No one is known to have died, but vehicles plunged into the water and three people were taken to the hospital after the Skagit River Bridge on Interstate 5 collapsed Thursday evening.

The state Department of Transportation said its engineers are looking into an oversized, overheight vehicle striking a critical portion of the bridge span, spokesman Travis Phelps said.

A large flatbed truck passed under the bridge, hitting several of the steel trusses on its way, Trooper Mark Francis of the State Patrol said. The truck came to a stop about 100 yards away from the structure on its south side, he said.

The National Transportation Safety Board will also investigate the collapse.

The bridge, built in 1955, was listed as functionally obsolete in 2000 and 2010, according to the National Bridge Inventory. However, it was not considered deficient and had been inspected as recently as last fall, according to reports.

The four-lane northern span of the 1,111-foot-long steel-and-concrete bridge between Burlington and Mount Vernon gave way at 7:04 p.m., sending two vehicles, a pickup truck pulling a travel trailer and a car into the water along with their passengers.

Emergency response crews flocked to the area shortly after the first calls came in reporting the collapse. Police, fire, the State Patrol and Sheriff’s Office worked to divert traffic away from the bridge. Meantime, three rescue boats could be seen from the sides of the river, along with privately owned boats, trying to pull survivors out of the water.

One man sat on the top of his vehicle in the river, waiting as rescue crews helped him to shore. When he reached dry land, the crowd standing nearby applauded.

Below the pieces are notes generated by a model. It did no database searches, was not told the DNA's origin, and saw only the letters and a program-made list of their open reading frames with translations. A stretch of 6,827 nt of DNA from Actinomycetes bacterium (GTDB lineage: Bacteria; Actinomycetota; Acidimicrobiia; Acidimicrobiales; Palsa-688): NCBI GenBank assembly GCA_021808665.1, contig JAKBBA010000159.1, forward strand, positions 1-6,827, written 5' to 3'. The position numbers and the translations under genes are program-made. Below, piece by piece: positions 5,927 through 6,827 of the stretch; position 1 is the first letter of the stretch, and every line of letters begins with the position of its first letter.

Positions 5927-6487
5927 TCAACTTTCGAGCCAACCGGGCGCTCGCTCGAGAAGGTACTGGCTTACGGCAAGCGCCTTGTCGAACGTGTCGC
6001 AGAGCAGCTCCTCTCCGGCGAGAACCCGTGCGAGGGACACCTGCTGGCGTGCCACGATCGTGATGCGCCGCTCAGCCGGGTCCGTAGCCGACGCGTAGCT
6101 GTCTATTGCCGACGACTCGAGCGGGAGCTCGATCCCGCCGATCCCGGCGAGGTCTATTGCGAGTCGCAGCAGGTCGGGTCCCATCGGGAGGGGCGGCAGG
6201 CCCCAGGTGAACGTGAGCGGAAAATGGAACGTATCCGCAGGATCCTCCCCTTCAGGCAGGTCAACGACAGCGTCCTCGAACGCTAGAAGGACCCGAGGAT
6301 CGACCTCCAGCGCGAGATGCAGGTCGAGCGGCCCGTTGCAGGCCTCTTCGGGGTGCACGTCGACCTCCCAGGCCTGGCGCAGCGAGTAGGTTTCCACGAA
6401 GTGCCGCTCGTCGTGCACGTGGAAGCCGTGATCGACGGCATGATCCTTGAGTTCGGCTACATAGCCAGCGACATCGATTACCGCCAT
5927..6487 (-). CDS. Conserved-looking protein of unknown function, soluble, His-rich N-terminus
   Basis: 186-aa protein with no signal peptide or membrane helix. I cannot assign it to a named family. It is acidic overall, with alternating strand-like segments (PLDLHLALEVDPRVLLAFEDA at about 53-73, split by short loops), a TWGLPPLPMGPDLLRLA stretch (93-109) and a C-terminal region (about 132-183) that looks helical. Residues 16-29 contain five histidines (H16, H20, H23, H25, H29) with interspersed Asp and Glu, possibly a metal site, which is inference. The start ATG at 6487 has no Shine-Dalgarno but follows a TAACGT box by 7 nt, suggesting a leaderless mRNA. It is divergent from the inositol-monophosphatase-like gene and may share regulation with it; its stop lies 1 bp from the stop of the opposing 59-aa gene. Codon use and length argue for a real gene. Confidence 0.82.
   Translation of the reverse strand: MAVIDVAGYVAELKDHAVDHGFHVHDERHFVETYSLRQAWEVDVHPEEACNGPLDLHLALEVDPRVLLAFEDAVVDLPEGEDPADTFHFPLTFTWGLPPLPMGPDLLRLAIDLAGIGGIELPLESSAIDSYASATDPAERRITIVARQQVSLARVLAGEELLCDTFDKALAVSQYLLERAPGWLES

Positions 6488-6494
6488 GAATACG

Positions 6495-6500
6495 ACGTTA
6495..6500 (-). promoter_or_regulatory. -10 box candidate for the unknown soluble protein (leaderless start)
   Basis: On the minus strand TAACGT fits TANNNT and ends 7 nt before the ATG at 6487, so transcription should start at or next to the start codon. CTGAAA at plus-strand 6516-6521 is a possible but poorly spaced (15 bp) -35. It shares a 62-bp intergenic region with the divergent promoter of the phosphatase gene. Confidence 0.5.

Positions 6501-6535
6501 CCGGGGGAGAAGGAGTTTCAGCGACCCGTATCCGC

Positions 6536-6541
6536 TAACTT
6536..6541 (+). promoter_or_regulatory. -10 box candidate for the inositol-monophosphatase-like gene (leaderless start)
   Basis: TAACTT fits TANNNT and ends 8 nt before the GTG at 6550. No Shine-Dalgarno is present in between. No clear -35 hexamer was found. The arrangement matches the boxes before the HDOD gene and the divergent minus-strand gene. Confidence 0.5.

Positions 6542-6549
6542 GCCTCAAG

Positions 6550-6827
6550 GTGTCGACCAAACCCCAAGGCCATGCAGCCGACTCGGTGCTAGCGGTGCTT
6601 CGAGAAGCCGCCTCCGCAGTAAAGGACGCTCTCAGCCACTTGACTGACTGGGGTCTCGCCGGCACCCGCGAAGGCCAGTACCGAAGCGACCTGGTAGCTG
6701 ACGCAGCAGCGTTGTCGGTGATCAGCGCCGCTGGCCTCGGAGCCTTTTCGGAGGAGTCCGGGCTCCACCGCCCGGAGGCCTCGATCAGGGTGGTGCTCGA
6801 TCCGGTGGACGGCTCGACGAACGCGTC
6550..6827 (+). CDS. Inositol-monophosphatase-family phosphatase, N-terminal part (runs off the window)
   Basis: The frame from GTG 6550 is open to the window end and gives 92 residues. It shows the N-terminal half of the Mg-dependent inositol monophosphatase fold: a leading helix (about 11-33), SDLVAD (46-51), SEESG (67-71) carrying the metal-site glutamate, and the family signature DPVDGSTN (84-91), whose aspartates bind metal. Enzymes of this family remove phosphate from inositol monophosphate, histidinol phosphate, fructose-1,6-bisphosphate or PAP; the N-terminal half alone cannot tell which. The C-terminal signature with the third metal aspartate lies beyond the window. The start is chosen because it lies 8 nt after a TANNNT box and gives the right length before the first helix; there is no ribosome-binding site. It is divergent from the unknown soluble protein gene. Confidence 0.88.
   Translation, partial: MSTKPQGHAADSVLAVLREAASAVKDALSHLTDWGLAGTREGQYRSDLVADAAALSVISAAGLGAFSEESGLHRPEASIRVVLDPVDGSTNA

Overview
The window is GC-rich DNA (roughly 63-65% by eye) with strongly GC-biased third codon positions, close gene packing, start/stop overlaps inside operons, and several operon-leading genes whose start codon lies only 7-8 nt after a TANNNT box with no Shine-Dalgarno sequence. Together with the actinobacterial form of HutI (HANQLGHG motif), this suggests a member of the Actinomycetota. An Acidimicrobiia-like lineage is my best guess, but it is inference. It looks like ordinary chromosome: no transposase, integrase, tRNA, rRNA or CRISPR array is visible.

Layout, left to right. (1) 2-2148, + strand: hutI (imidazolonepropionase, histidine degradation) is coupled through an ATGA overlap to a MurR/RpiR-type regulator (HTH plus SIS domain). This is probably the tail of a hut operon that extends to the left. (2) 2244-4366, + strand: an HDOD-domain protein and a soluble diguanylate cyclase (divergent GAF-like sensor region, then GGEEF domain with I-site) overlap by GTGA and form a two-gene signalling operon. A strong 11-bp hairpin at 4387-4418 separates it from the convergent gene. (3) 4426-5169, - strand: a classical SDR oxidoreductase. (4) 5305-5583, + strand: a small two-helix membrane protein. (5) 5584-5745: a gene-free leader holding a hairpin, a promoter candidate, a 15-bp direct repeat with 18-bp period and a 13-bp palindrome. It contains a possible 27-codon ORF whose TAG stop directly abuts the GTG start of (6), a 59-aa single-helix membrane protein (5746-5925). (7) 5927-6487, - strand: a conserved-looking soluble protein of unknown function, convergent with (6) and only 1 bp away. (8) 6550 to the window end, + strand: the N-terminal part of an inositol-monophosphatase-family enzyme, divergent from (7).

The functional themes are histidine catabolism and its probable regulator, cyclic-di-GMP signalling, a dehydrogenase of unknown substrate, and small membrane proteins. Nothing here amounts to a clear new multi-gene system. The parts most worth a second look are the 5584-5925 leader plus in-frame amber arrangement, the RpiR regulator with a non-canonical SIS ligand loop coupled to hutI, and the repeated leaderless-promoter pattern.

Three people were pulled out of the water and transported to area hospitals.

One man was taken to United General Hospital in Sedro-Woolley, where he was listed in satisfactory condition Thursday night. Two others, a man and a woman, were transported to Skagit Valley Hospital in Mount Vernon. Hospital spokespeople said the woman was in satisfactory condition, and the man was likely to be discharged Thursday night.

Law enforcement worked to move traffic around and away from the site and set up police tape on the riverbank to keep onlookers at a distance. Troopers could be seen turning drivers away as they headed north and southbound on I-5 toward the bridge. Traffic was eventually diverted heading north to the Kincaid Street exit in downtown Mount Vernon, and heading south, to Highway 20 to avoid the site.

Burlington City Administrator Bryan Harrison said Thursday that the cities and the county are working on a locals-only transportation plan to keep traffic moving while the bridge is out of commission.

Daryl Hamburg, manager of operations for Dike District 12, said cell phones weren’t working for a while after the collapse, except for texts. Onlookers crowded on the banks of both sides of the river to watch the rescuers at work.

Two Dike District workers went out on a boat to help search and rescue operations.

“I’m not sure if anybody’s hurt,” Hamburg said at the time. “It’s hard to explain. It’s a spectacle.”

Businesses and residents in the area said their power flickered when the bridge collapsed, possibly from the impact.

One man, who had just crossed the bridge shortly before it collapsed, said he felt a vibration and looked in his rear view mirror to see that the section of bridge he had just crossed was no longer behind him.

“I thought something was wrong with my car at first,” the man told the reporter about feeling the vibration.

Skagit County Administrator Tim Holloran said Thursday night that the county expects to declare a state of emergency. It was not done immediately because two of the commissioners were out of state at the time of the collapse.

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